by Brandon Robshaw
People of goodwill on both sides of the divide like to maintain that faith and science are compatible, despite past clashes. The biologist Stephen Jay Gould coined the term “NOMA” – non-overlapping magisteria – to describe the happily co-existing territories of science and religion.
However, the American evolutionary scientist, Jerry Coyne, has no truck with such accommodationism. He argues that there is a direct and unavoidable conflict between faith and science. Both make truth claims about the Universe. But only science has the means to test, refute or refine its claims. Faith (which Coyne defines as belief without evidence, including not just religion but pseudo-science and authoritarian ideologies) not only can’t test its claims, but makes a virtue of not doing so. That’s why there have been no advances in religious “knowledge” since the foundational scriptures were written. Science, on the other hand, which thrives on doubt, has been increasing human knowledge for the past 500 years.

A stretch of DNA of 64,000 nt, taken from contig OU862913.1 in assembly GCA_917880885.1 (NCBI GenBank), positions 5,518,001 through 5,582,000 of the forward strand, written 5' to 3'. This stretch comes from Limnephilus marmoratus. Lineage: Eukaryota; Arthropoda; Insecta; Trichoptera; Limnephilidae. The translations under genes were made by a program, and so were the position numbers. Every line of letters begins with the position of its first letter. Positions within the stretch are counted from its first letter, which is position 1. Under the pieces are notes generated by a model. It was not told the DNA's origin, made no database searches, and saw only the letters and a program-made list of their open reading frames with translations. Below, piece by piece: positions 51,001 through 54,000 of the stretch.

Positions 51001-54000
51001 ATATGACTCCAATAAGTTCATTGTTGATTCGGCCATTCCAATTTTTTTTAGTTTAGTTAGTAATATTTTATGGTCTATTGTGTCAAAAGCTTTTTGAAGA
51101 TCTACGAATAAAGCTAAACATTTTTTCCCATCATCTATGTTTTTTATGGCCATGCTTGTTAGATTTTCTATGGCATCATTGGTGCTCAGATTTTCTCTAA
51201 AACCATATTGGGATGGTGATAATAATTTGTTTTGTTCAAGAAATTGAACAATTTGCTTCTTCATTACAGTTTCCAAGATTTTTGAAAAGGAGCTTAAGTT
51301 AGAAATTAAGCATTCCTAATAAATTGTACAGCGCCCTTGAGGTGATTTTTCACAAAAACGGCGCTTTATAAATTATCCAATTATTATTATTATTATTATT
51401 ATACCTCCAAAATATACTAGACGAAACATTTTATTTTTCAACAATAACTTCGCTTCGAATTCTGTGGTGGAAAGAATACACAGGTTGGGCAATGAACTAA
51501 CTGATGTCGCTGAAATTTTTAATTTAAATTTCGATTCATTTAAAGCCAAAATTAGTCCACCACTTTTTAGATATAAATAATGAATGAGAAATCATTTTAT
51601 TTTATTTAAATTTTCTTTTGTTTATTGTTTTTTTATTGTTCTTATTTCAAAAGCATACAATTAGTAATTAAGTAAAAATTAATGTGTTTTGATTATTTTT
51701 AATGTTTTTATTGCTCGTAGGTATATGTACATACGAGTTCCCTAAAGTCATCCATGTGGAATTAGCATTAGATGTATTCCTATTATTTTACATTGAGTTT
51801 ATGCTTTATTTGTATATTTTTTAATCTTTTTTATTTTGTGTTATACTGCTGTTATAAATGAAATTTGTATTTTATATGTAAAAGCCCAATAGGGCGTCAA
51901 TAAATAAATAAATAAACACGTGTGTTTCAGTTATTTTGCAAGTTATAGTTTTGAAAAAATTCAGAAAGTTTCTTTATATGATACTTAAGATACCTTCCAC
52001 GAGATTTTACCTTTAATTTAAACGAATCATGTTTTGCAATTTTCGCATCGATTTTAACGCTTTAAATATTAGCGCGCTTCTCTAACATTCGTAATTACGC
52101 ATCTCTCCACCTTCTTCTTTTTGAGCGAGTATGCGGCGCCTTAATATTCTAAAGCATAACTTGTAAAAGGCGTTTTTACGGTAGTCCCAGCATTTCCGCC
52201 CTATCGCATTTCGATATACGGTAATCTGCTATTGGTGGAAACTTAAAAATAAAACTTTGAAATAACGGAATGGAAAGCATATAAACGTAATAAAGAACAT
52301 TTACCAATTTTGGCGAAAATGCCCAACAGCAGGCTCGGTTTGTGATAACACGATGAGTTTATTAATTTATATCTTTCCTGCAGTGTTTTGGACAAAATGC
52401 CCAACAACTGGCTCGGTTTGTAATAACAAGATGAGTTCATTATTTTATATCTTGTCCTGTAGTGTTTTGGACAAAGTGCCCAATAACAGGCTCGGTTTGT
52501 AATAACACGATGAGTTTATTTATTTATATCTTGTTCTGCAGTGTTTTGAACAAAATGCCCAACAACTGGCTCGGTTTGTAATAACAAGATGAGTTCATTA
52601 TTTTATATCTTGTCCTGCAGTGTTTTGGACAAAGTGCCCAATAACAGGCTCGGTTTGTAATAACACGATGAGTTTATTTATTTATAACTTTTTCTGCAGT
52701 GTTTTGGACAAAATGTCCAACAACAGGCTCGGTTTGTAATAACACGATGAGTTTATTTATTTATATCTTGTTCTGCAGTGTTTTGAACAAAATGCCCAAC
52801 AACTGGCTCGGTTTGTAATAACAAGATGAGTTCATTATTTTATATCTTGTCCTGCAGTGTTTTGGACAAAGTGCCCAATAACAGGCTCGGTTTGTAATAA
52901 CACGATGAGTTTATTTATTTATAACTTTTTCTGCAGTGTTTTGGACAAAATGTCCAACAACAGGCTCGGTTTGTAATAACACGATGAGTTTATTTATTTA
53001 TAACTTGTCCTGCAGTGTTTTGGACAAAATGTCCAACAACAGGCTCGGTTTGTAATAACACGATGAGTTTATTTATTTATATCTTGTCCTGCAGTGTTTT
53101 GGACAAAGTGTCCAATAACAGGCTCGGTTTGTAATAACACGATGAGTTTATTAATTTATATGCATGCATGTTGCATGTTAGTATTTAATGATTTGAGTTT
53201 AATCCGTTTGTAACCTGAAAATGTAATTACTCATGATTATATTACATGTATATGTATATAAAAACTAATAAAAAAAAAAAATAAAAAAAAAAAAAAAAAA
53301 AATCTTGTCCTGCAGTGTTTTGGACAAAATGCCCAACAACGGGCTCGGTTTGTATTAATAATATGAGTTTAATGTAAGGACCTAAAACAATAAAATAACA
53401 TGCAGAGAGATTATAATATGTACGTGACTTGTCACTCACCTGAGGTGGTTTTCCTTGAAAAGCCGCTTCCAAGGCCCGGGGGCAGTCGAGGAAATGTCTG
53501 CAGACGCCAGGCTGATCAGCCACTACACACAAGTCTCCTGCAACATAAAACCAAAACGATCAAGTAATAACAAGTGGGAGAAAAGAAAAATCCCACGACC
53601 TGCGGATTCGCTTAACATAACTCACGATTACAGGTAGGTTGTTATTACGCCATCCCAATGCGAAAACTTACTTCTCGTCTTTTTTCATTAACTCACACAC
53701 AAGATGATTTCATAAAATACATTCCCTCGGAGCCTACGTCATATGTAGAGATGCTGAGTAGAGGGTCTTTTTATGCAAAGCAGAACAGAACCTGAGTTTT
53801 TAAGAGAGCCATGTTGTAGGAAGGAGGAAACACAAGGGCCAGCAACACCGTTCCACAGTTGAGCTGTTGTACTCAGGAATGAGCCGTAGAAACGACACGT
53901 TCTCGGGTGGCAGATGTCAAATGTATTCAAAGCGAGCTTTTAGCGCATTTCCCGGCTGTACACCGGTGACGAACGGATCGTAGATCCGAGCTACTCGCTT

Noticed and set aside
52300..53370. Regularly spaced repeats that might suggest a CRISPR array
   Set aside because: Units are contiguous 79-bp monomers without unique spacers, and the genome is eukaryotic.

Coyne argues that faith is not a virtue. It generates certainty but not knowledge, and that can be a dangerous thing. People kill each other over religious certainties. Those in the grip of faith may oppose the teaching of evolution in schools, deny global warming, refuse vital medical treatments for their children, oppose stem cell research and persecute homosexuals – all in the name of beliefs which are fundamentally immune to evidence.
In an entertaining chapter, “Faith Fights Back”, Coyne reviews the arguments commonly trotted out against new atheists, and a pretty spavined bunch of arguments they are.
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